As a so-called Psalm of Praise (and part of a section of the Psalter devoted to praise), this Psalm is often called a Song of Zion (because of the reference to Mount Zion, in v. 10). It was almost certainly composed for use in the temple.[1] As with other Psalms (especially those used for worship in the temple), the authorship of Psalm 146 is unknown. Ancient Jewish tradition identifies Psalm 146 and 147 as coming from prophets Haggai and Zechariah, and therefore to the fact that these Psalms were written for use in the temple after Israel returned from the exile in Babylon, making these Psalms among the most recently written in the Psalter. There is nothing in these Psalms which ties them to either of these prophets, so it is probably best to consider this Psalm’s authorship as undetermined (unknown).[2]

An Exhortation to Praise the Lord in Private and in Public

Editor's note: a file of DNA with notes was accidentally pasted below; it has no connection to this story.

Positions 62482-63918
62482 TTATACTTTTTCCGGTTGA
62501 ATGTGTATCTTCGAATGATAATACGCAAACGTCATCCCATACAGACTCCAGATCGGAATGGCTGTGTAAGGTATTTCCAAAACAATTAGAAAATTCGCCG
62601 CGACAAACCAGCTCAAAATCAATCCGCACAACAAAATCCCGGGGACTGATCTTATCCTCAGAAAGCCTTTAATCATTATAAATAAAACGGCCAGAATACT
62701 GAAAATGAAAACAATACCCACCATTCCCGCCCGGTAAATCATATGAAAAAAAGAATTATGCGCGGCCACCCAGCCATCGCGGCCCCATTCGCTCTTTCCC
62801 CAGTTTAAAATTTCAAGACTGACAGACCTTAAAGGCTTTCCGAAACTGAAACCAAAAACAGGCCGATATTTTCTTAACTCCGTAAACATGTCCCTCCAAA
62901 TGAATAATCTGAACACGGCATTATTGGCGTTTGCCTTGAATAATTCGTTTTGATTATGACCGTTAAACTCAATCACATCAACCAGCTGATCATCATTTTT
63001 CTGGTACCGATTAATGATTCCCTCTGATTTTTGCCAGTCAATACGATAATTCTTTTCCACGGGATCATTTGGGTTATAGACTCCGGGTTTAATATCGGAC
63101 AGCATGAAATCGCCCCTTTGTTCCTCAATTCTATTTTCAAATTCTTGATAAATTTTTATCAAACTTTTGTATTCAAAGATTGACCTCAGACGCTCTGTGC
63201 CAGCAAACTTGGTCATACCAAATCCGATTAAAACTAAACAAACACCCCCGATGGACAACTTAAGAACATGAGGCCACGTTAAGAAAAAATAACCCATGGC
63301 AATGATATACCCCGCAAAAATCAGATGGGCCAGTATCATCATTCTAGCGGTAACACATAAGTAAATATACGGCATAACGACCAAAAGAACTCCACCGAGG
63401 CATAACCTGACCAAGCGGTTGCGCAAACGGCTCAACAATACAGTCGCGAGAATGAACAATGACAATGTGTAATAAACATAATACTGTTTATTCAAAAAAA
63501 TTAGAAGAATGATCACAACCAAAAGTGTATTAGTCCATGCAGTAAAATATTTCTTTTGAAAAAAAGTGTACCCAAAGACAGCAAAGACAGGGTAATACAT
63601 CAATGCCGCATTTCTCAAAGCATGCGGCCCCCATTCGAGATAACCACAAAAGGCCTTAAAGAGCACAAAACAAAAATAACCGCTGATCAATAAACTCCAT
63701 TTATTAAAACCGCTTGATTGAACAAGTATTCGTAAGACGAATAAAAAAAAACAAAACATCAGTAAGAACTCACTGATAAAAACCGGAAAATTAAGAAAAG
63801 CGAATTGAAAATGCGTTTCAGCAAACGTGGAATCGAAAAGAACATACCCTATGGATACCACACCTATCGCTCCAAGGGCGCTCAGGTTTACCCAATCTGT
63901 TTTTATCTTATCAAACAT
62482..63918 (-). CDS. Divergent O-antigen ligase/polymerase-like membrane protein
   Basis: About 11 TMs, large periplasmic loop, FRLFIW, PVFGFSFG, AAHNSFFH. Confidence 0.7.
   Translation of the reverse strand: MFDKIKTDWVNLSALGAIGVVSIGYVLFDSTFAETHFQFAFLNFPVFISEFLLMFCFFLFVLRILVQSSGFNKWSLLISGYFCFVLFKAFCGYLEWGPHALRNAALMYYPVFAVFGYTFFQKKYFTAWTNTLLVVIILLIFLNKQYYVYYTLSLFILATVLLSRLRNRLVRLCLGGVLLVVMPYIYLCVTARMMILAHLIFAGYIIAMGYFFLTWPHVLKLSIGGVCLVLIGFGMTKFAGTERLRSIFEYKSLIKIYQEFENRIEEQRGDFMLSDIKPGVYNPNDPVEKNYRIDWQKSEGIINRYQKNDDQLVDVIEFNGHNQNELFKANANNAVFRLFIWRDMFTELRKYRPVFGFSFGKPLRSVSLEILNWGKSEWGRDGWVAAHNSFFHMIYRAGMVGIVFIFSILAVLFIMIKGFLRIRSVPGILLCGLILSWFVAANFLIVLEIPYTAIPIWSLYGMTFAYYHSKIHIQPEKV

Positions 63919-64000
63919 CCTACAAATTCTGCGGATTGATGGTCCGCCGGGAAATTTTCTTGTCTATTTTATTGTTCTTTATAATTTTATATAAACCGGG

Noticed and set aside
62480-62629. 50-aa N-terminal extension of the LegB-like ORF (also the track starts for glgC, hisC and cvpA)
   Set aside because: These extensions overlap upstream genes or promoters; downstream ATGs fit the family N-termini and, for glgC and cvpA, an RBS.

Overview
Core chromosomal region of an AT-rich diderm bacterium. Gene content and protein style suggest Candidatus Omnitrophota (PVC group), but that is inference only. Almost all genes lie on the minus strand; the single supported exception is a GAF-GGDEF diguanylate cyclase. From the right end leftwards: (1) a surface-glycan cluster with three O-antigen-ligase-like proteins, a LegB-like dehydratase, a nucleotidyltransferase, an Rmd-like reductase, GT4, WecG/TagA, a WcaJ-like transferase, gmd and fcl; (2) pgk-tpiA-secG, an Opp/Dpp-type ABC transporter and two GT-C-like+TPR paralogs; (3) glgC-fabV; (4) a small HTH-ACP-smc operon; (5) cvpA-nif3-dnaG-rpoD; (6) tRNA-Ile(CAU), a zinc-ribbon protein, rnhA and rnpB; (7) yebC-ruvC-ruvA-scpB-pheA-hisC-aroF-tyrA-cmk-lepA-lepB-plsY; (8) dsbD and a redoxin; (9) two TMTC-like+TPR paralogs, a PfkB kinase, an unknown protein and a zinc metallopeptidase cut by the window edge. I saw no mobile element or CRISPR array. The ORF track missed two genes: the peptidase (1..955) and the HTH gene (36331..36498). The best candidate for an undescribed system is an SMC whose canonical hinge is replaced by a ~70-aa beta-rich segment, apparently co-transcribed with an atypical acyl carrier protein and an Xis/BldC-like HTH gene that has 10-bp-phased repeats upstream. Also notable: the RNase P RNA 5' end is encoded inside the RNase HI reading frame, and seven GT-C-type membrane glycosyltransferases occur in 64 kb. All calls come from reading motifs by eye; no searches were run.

Psalm 146 opens (vv. 1-2) and concludes (v. 10b) with an exhortation for the people of God to praise the Lord (individuals who assemble together for corporate worship). Verses 3-4 call for us to renounce our dependency upon kings and princes, while verses 5-6 remind us that God is creator. In verses 7-9 we read of our sustainer and covenant Lord, who is the great king (v. 10a).[3] There is also a progression in this group of five Hallel Psalms from the individual’s praise of God (Psalm 146:1), to the people of God offering him praise collectively (Psalm 147:1, 12), with their praises ultimately extending to the heaven and earth (Psalm 148:1, 7). These five Psalms wrap up the Psalter by affirming that God’s word goes out to the end of the earth (Psalm 149) until everything that has breath praises the Lord (Psalm 150).[4] This arrangement of these five Psalms is certainly not accidental.